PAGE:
and expand access to critical medical services that impact
marginalized people in larger bodies.9
Meanwhile, in Brazil, Dove launched a summer campaign
in 2023 to support size inclusivity on the beaches of Rio
de Janeiro. The project followed a survey that found 50%
of people with disabilities and 42% of plus-sized people
have stopped going to the beach because of the lack of
amenities that allow them to be comfortable while there.
20% of plus-sized people said that one major challenge was
finding accessible beach chairs that could accommodate
their body type.
In response, Dove worked with creative agency Soko to
redesign the classic folding beach chair, creating one that
was larger, sturdier and inclusive for people with larger
bodies. The chairs are available to borrow, free of charge,
along the Rio de Janeiro coast. Additionally, instructions
for building more of these chairs have been published as
an open source file to help other companies to continue
producing more inclusive beach equipment.
These examples only represent a small selection of the
global and regional projects Dove has launched all over
the world to deliver on our Real Beauty Pledge, which
remains our North Star. We firmly believe that beauty is
for everyone and that it should always be a source of
confidence, not anxiety. This belief has been at the very
heart of everything we have done as a brand over the last
20 years and continues to shape our vision for the future.
In the final chapter, called Looking Ahead, we outline how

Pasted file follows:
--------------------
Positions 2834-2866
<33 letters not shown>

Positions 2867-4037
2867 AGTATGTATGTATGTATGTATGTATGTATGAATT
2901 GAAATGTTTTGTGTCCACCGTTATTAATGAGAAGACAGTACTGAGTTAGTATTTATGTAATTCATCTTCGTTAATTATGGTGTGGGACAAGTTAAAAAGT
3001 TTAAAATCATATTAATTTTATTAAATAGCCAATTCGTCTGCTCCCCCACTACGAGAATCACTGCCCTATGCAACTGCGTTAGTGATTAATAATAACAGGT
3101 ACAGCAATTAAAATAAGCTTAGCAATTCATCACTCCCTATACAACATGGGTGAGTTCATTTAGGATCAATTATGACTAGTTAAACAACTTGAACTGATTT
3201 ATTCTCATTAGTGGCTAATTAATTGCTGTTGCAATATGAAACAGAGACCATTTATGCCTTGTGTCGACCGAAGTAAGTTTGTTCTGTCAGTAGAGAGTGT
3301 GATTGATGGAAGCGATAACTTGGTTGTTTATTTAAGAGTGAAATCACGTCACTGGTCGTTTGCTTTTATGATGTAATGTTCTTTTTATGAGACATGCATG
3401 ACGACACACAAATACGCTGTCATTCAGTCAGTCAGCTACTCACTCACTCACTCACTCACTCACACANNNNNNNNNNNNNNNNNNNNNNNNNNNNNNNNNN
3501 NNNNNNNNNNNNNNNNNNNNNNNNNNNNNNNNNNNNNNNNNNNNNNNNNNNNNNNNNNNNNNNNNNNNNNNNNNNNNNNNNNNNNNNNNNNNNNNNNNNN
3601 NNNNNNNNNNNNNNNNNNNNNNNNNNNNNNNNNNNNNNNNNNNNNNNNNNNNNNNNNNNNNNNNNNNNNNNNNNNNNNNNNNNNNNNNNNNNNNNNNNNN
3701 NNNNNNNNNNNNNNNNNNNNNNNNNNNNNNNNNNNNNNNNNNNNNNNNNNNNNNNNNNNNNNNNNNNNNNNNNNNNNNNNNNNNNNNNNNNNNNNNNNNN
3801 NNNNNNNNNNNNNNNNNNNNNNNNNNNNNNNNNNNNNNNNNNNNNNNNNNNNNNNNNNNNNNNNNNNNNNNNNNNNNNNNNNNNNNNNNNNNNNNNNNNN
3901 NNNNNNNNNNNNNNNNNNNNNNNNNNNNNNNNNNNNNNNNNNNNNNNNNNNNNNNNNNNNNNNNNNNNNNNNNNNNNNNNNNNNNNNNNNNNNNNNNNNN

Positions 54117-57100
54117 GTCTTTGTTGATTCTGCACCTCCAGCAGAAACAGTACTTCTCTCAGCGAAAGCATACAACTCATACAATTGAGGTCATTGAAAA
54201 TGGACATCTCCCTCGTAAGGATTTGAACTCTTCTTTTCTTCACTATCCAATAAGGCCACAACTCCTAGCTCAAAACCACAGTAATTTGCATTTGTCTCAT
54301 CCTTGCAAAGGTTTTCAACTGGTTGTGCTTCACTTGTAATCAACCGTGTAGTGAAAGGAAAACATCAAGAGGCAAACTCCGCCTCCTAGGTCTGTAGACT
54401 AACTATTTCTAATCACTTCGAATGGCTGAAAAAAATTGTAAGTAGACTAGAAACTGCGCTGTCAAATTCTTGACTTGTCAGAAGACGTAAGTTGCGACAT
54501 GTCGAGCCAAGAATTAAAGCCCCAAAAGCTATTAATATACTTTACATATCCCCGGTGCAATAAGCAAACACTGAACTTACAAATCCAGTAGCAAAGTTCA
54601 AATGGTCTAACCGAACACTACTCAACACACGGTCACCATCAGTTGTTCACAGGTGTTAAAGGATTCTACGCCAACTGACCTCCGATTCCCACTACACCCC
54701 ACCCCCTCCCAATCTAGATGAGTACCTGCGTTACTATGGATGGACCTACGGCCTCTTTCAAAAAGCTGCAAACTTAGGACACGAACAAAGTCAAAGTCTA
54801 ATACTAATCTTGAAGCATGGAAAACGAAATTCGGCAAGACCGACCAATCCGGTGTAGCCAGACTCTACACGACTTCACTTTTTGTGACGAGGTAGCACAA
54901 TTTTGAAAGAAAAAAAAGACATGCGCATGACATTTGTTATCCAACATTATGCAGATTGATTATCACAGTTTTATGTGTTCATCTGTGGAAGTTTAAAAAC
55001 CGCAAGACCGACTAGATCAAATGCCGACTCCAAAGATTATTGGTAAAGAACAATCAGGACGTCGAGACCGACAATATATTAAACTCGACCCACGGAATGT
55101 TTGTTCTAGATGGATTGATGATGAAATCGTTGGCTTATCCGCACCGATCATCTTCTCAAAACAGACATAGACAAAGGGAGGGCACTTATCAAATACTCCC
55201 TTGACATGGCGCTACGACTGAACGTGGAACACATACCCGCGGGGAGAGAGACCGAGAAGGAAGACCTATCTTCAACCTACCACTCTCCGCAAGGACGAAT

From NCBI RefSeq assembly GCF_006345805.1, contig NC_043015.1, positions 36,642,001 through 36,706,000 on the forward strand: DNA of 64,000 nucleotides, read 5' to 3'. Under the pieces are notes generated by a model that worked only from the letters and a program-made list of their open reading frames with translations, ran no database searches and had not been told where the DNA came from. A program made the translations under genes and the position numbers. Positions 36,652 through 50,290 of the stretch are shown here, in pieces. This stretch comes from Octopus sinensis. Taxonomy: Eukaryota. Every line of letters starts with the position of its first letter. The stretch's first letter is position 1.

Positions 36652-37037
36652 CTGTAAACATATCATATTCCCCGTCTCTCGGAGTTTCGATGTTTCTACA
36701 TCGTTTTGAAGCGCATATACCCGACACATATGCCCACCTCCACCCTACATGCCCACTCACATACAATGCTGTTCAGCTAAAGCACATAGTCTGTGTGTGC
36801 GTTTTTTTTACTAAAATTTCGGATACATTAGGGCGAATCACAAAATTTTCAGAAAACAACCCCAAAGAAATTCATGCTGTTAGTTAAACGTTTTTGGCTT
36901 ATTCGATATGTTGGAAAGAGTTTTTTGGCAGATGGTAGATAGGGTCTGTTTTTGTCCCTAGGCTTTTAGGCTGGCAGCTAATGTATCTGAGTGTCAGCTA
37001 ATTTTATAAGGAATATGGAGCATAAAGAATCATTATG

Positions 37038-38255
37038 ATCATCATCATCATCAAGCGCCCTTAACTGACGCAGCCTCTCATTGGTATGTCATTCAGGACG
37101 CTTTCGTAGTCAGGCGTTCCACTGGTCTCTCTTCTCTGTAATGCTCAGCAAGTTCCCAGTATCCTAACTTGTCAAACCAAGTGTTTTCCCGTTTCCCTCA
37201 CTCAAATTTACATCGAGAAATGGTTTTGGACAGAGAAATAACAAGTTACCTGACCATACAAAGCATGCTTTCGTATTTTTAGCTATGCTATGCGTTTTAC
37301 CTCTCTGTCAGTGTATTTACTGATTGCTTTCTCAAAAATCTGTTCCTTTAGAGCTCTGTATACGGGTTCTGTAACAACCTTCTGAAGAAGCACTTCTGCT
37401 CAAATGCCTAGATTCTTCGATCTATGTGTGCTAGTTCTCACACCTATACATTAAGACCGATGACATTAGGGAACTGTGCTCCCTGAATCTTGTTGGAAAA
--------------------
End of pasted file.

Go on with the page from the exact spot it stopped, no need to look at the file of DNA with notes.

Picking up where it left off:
Dove is leveraging the insights of this report to refresh our
Real Beauty commitments.
9 - 
To learn more, visit: https://naafa.org/sizefreedom
14 The Real State of Beauty: A Global Report Introduction
10 - Nina Schick. Deepfakes: The Coming Infocalypse (2010)
Shaping a beautifully inclusive future
Our Real State of Beauty report strives to present an honest and impartial reflection on today’s beauty landscape. However,
today’s beauty standards are the product of decades of social change, as well as intersecting issues of gender identity, race,
sexual orientation and more. The report provides a snapshot of attitudes towards beauty today and has been developed
with the input of a diverse panel of self-esteem, body image and psychology experts from all over the world to ensure it
is as representative as possible – but it is not exhaustive. It is not possible to capture within the scope of this report the full
breadth of global beauty standards, their various nuances, and their deep-rooted historical origins.
But it is our hope that the Real State of Beauty report will act as a barometer for evolving beauty standards. With Nina
Shick’s prediction that, in the next few years, as much as 90% of online content could be AI-generated10
, AI is currently one of